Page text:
Tags:From the Forest Service Southern Research Station:
What medicinal and food plants grow in Southern Appalachian forests? How can private landowners find out about growing and marketing these products? How can forest recreation be sustainably developed on private lands? How can the recreational use of rivers support clean water initiatives?
These topics and more will be the focus of the Southern Appalachian Man and the Biosphere (SAMAB) conference held November 15 – 17 at the Renaissance Hotel in Asheville, North Carolina. The 21st annual meeting of SAMAB, a public/private partnership focused on the stewardship of the unique resources of the Southern Appalachians, will celebrate the forest-based livelihoods in timber and specialty woods, foods and medicines and recreation provided by the region’s forests.
The conference will open at 1:00 November 15, with comments by Judy Francis, SAMAB president and Western Field Officer for the North Carolina Department of Environment and Natural Resources Office of Conservation and Community Affairs, followed by keynote singer and storyteller Joe Penland. Deemed a "Cultural Treasure" by the Asheville Citizen-Times, and the recipient of the coveted Bascom Lunsford Award (named for the founder of the longest running folk festival in America), Penland is the proud steward of twelve generations and over 350 years of the rich oral tradition of the Southern Appalachian region.
The conference continues into the afternoon with a panel on sustainable wild harvesting from Southern Appalachian forests. Over the following two days, sessions featuring researchers and local experts will explore topics that include:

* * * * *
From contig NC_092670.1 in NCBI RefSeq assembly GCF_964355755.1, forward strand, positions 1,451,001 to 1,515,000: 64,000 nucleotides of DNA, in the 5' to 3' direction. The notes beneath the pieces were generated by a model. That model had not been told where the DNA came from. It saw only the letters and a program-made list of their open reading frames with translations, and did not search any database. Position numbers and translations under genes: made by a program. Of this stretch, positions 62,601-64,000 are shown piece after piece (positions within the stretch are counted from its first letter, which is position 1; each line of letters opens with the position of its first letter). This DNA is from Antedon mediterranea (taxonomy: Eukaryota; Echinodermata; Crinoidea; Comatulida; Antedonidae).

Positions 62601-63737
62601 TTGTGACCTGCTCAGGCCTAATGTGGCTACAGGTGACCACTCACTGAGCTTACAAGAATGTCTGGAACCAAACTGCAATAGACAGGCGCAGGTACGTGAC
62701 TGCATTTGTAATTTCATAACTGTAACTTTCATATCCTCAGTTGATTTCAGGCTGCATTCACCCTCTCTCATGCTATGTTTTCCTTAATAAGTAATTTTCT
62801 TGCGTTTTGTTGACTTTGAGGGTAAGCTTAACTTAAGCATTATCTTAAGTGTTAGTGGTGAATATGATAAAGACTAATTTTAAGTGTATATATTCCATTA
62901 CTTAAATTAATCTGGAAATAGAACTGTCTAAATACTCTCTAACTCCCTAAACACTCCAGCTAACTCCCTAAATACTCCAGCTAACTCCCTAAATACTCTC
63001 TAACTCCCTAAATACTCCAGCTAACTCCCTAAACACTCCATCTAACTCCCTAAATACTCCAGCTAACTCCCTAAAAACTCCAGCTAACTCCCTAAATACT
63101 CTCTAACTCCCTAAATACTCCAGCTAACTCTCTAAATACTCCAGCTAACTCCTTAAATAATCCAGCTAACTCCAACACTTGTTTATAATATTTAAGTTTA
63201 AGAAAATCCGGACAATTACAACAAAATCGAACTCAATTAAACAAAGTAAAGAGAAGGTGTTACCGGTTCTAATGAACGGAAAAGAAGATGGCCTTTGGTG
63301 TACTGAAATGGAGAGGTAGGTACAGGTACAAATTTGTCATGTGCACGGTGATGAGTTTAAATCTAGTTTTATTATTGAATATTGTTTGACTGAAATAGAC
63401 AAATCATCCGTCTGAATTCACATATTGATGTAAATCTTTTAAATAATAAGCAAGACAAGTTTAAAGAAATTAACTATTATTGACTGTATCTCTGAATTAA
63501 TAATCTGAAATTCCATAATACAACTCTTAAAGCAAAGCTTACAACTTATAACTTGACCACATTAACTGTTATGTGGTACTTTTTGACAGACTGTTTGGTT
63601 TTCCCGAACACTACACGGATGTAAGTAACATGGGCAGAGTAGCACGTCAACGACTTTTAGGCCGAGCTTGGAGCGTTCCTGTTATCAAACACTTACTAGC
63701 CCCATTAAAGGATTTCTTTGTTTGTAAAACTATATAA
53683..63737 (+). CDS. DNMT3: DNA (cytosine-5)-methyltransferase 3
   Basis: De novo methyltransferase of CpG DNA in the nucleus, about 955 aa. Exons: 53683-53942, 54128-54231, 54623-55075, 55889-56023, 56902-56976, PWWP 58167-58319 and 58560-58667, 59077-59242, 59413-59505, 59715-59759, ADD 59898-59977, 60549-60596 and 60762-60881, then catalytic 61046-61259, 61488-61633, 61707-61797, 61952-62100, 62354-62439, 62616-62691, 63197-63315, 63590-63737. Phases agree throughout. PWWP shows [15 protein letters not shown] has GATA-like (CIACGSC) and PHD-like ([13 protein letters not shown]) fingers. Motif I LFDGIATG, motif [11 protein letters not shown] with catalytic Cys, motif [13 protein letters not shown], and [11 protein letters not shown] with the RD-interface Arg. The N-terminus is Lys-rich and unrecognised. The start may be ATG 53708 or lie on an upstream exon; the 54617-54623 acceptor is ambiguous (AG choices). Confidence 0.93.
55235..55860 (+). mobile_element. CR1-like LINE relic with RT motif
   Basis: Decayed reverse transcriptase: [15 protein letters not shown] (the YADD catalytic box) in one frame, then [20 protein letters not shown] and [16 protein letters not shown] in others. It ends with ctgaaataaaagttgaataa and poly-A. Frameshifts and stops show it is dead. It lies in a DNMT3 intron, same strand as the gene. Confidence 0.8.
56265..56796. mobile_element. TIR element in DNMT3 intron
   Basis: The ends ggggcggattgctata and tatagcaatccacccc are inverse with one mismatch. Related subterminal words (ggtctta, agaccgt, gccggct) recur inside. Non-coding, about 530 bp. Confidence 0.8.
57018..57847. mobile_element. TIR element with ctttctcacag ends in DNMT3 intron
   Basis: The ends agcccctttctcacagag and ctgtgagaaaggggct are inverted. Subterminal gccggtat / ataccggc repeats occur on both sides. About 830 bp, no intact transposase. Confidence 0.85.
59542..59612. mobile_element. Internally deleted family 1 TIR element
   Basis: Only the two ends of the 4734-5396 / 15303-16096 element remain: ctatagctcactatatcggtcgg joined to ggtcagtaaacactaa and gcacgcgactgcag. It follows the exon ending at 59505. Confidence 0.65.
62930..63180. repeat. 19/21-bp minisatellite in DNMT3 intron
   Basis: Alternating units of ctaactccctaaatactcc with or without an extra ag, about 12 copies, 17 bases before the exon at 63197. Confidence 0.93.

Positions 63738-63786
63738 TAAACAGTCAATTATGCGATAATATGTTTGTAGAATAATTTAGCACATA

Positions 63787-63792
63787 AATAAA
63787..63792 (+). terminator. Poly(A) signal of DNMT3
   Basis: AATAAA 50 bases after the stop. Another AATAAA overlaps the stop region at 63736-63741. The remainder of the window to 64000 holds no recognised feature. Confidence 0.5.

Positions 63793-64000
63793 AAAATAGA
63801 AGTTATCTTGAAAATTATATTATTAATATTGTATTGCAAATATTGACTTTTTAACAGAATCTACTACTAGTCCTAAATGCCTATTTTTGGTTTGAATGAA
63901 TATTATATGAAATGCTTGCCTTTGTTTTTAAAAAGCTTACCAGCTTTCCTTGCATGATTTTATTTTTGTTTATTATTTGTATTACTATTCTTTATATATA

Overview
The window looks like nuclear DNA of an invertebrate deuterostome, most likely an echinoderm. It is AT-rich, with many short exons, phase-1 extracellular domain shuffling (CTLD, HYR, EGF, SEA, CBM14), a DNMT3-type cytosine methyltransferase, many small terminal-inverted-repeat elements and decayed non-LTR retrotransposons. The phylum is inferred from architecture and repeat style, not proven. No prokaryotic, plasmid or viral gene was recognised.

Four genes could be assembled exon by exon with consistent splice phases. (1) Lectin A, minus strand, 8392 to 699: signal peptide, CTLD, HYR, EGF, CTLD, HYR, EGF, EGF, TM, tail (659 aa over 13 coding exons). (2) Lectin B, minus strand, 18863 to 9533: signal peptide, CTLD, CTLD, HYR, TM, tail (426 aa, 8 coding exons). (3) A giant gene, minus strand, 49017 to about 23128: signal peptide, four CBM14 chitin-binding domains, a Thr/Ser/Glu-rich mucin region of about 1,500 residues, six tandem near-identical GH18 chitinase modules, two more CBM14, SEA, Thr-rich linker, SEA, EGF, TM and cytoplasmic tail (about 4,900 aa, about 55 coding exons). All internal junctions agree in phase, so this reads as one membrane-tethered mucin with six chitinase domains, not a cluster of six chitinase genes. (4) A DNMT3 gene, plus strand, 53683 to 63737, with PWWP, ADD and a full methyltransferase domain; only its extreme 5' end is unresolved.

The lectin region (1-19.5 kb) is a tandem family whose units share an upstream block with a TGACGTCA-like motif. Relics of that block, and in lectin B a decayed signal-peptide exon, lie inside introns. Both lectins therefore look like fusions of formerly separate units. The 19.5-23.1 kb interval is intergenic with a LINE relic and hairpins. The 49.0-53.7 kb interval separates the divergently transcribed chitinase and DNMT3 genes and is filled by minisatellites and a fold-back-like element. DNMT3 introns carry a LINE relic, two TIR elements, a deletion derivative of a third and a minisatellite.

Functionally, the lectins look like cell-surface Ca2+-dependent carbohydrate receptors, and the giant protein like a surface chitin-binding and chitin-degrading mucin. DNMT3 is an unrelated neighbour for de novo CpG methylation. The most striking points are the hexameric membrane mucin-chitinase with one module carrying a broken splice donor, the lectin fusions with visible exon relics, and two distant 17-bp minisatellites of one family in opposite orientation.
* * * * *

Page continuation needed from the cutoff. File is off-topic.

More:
· Growing and marketing special forests products;
· The sustainability of recreation on both federal and private lands;
· Water quality and the wise use of the region’s rivers;
· Land use issues and the interface between private and federal ownerships;
· The legacy and present use of fire for forest management;
· The effects of nonnative invasive plants on native plants; and
· Wildlife issues such as the impacts of deer and wild boar populations.
On the afternoon of November 16, a showcase of special forest products, free and open to the public, will feature demonstrations and sales of products from Southern Appalachian forests such as honey, mushrooms, musical instruments, kudzu products, American chestnut seedlings and much more.
At 3:30 on November 16, there will be a public performance by Laura Boosinger and Bryan McDowell. Boosinger is an accomplished singer and musician who has extensively studied the traditional music culture of the Southern Appalachians and Western North Carolina in particular. Bryan McDowell has won over 20 awards for his mandolin, guitar and fiddle playing and received additional acclaim as a singer/songwriter. After the performance, items from the booths will be auctioned off—including a hybrid American chestnut seedling—with proceeds going to SAMAB to support future initiatives.
For more about the conference: http://www.samab.org/site/ More on individual sessions can be found here: http://www.samab.org/site/conference-schedules/2011-fall-conference/ (Click on Conference Agenda to download PDF).
The Southern Appalachian Man and the Biosphere (SAMAB) program is a public/private partnership promoting the environmental health and stewardship of natural, economic, and cultural resources in the Southern Appalachians. For more information: www.samab.org